Fully automatic exposure settings do not give you much control over things. To pick these settings yourself, you need to understand how your Speedlight interacts with the camera's exposure settings (shutter speed, aperture and ISO) and also how the light from the flash interacts with the ambient light.
How all this come together is explained below:
Flash and Shutter Speed
If we consider a high-contrast scene were some parts are lit by bright sunlight, and other parts are in deep shadow, we'll find that while the sun will outshine the flash in the sunny spots, the light from the flash will have the most impact in the shadows. Also, the output of a camera-mounted Speedlight decreases in proportion to the square of the distance. In other words, each doubling of distance will reduce the output to 1/4 (1/22).
This means that the flash will have the greatest impact on objects that are in the shadows and on objects that are near the camera. Objects that are already brightly lit by the ambient and objects that are further back (in the background) will receive much less impact from the flash and a greater proportion of their exposure will be caused by the ambient light.
Aperture and ISO works the same way with flash as they do without. Shutter speed, however, works somewhat different, so in the rest of this section, we shall focus on shutter speed.
The duration of the flash blink is much shorter than any shutter speed you can use. As a result, the shutter speed does not influence the impact of the flash upon the exposure. Instead the shutter speed determines the exposure for the parts of the scene were the flash light has the least impact (i.e. the highlights and the background).
The fact that the shutter speed does not impact on the flash's contribution to the exposure is the basis for a very useful technique known as “fill flash”. The main idea behind this is to set a combination of shutter speed and flash output power where the light contributed by the flash only make a auxiliary impact on the scene, filling in the shadows, but otherwise letting the scene be lit by ambient light.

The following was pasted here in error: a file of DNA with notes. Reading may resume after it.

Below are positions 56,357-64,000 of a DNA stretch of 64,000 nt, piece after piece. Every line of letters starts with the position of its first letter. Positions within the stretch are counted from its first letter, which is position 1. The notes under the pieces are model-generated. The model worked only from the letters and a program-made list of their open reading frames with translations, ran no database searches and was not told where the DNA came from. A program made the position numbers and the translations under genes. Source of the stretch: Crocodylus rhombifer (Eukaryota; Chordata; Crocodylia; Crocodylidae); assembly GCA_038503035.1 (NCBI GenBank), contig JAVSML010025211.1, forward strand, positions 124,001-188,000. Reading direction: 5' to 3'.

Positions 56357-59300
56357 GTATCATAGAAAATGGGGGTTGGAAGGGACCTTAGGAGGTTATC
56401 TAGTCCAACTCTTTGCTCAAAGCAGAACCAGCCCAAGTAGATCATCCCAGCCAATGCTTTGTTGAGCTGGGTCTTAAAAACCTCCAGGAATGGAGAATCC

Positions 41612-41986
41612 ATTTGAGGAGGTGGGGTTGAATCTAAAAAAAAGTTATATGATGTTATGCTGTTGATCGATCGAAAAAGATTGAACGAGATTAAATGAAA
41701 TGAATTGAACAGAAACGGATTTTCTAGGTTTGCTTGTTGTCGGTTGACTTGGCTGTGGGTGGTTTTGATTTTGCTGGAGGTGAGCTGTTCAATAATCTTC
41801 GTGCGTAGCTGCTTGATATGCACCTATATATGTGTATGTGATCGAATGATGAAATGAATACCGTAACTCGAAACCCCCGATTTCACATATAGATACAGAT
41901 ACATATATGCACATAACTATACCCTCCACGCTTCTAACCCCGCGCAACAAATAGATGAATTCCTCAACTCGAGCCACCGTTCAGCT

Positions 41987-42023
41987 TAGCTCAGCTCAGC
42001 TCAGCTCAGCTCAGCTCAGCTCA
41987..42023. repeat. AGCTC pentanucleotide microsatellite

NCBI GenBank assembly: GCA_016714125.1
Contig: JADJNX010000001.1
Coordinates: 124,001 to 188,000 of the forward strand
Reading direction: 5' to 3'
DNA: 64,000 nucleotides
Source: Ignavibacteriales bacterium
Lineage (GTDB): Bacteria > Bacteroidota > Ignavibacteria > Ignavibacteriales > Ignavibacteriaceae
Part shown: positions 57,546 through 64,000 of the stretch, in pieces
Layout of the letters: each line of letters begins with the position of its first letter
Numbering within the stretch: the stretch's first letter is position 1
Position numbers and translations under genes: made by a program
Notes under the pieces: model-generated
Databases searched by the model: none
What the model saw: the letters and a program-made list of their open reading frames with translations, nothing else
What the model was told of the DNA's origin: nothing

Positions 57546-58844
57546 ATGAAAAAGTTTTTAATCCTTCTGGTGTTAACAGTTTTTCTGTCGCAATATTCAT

Unless the camera is used in Manual (M) or Shutter priority (S) mode (where you pick the shutter speed), the camera's built in light meter will try to set a shutter time that will give you correct exposure for the ambient light.
However, when the camera senses a dedicated Speedlight in the hot-shoe, by default, the maximum shutter speed in the P and A exposure modes are restricted to 1/60 second or shorter for “safe” handheld operation (you can change this limit in the camera's custom settings if you think that your hands are more steady than Nikon's engineers). You can override this default by dialling in Slow-sync Flash.
Likewise, the maximum shutter speed that in the P and A exposure modes are restricted to the x-sync speed or longer. You can override this by setting Auto FP.
By setting the shutter speed long enough, you may be able to capture enough of the ambient light to get the exposure right for fill flash. However, this may result in shutter times unsuitable for moving subjects, or may make it necessary to use a tripod.